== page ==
How to Regain Motivation in the Workplace

How to Regain Motivation in the Workplace

It’s happened. The honeymoon period is over, and the job you once loved has now become dull and boring.

Getting yourself to go to work now requires summoning all of your energy and strength, and even then you don't really want to go.

(Or maybe you never liked your job, to begin with.)

Whatever the case, it takes everything you have just to head into work every day.

Countless people find themselves in this situation at some point in their careers.

However, just because this attitude may be common and even normal doesn’t mean that we shouldn’t attempt to combat it.

So, are you ready to embark on a quest to love your job?

If so, I have a few motivational techniques that may help get you started.

There are mental and behavioral changes that you can make in order to change your feelings about your job.

Each has both primary and secondary benefits.

Mental changes

1. Being grateful that you have a job

Although the unemployment rate has improved, there are still a great many people who are unemployed or underemployed.

Be grateful that you’re not one of them as you have a job to go to every day.

  • Having an attitude of gratitude will help you love your job more.
  • It will also give you a more positive perspective on your day overall.

Consider this a secondary benefit of grateful thinking.

2. Being grateful that you can do your job

Continuing with the theme of gratitude, there are so many people that don’t have either the cognitive or physical capacity to do your job.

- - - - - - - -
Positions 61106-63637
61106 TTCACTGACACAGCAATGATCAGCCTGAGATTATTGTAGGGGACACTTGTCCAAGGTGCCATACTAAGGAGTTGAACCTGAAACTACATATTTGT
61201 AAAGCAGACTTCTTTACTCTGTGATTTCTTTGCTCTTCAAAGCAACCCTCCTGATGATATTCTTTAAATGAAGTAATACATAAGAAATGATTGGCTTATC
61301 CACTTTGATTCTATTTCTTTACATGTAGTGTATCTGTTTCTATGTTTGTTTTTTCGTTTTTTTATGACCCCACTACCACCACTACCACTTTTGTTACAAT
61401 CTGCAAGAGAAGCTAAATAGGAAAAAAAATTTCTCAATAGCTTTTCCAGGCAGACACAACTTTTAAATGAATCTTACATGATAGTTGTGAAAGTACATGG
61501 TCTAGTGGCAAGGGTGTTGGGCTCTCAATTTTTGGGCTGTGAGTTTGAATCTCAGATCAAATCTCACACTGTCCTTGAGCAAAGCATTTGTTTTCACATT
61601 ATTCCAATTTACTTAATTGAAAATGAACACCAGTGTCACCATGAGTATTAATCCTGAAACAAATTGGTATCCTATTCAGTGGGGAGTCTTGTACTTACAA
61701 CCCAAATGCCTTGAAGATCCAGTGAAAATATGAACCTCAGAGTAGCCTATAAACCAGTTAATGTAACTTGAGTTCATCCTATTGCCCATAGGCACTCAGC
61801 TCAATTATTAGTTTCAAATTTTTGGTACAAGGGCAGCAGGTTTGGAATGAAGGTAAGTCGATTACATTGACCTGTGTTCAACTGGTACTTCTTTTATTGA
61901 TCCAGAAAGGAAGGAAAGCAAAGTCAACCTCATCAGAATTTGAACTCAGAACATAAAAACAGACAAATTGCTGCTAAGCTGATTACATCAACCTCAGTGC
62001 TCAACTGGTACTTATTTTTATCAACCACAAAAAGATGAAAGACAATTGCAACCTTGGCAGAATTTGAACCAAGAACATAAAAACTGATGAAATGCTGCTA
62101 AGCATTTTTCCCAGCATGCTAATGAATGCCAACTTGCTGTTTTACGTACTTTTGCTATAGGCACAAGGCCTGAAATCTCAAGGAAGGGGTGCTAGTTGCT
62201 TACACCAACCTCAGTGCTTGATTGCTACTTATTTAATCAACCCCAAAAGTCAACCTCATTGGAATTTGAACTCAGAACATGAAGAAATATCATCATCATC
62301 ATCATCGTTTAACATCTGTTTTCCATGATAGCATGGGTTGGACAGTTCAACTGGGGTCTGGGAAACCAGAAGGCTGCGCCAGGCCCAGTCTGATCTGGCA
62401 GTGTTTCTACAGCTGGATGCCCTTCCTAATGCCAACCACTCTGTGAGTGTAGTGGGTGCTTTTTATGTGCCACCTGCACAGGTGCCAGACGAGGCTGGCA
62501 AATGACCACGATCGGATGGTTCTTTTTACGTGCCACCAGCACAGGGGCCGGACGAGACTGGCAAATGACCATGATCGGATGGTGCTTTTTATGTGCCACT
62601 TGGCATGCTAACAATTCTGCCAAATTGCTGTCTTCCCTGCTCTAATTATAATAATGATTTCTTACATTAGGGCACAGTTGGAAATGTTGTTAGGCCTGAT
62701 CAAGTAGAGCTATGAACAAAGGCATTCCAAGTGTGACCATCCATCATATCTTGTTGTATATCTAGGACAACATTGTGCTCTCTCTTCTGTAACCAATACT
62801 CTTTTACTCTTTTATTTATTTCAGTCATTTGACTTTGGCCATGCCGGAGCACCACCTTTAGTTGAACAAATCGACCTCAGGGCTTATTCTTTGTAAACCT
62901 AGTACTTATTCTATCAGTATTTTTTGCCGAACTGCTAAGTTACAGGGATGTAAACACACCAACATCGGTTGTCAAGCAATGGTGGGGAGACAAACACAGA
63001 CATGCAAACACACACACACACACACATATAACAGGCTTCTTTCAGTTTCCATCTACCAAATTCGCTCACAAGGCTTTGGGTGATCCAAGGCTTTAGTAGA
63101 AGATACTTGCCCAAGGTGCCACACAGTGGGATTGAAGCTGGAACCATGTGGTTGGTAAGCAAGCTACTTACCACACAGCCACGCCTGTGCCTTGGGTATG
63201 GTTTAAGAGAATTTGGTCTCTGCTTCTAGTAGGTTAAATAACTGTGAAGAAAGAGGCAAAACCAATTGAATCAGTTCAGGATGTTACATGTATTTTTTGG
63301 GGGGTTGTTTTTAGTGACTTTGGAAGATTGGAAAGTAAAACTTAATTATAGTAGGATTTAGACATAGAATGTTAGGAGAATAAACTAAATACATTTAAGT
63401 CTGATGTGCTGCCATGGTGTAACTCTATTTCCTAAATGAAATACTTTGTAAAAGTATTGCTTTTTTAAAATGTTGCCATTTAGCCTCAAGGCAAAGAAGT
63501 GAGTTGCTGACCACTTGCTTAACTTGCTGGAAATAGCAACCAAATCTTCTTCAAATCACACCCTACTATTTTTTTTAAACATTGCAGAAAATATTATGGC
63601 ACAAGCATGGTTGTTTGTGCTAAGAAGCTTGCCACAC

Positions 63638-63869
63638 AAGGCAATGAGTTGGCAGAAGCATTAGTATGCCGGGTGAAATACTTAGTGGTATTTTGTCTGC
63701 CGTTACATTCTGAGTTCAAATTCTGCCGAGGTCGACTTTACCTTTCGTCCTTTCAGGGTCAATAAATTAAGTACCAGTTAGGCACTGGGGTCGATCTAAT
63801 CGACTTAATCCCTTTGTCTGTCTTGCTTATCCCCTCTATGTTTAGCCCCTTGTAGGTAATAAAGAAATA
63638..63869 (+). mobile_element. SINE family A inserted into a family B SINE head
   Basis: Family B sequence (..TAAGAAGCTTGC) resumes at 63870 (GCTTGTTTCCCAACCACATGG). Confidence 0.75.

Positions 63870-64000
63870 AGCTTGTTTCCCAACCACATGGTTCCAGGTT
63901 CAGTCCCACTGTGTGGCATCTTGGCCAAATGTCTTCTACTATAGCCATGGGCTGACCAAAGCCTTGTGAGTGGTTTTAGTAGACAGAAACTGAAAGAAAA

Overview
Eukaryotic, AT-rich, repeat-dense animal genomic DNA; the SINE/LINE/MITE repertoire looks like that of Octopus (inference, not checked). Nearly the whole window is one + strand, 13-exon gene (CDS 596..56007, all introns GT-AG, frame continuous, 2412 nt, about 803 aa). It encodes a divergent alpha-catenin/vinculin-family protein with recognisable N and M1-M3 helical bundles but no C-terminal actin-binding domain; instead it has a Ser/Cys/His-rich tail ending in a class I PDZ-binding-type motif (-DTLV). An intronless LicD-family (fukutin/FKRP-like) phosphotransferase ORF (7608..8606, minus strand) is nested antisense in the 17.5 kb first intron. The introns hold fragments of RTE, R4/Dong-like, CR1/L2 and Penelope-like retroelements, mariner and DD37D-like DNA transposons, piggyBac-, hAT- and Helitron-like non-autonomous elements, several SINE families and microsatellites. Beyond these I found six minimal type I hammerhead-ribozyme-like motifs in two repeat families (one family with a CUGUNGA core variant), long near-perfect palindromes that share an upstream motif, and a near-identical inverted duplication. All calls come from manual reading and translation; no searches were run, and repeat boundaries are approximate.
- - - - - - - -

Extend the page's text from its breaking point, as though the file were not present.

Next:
• Be grateful for the ability that you possess.
  • Express gratitude that you are able to successfully do your job.

A secondary benefit to this type of thinking is increased self-esteem.

Are you starting to see how one good thing leads to other good things?

3. Think of all the benefits that will come from doing your job

Do you get to help people?

Do you get to help improve processes and how things are done?

Whatever it is that you do, do your best and enjoy the feeling of a job well done.

A secondary benefit of this is having a greater feeling of purpose in your life.

If nothing is working, maybe it's time for a new job.

(Check out the Best Tips For A Mid-Career Change.)

Behavioral Changes

1. Use a pre-work routine to get motivated 

Maybe that means quietly sipping coffee while reading the morning paper.

Or maybe it means dancing to your favorite music while you get ready for work.

Whatever it is, find a routine that preps you for your day.

  • The primary benefit is that it helps you start your day in a positive way.
  • The secondary benefit is that it adds more fun to your life.

2. Use the reward system

When all else fails, use the reward system.

Did you contribute new ideas at every meeting this week?

Buy yourself a new DVD.

Did you turn in your long and complicated report on time?

Go get a massage.

You get the idea.

  • The primary benefit of the reward system is the simple, good feeling that comes from getting a treat/reward.
  • The secondary benefit is that it increases the likelihood that you will do that good behavior again in the future.

Closing thoughts

Regardless of whether you choose mental changes and/or behavioral changes, these approaches should put some pep in your step as you head out the door.

Give it a try and notice the positive changes that occur.

And if you decide you're in the market for a mid-career change, look us up!

Here at Find My Profession, we would love to help you land the perfect career.

Simply tell us about your previous experience and we will do the research on where your skills could be best applied.

We offer resume writing services, as well as career finder packages.

Get in touch today and let us help you navigate your mid-career change.

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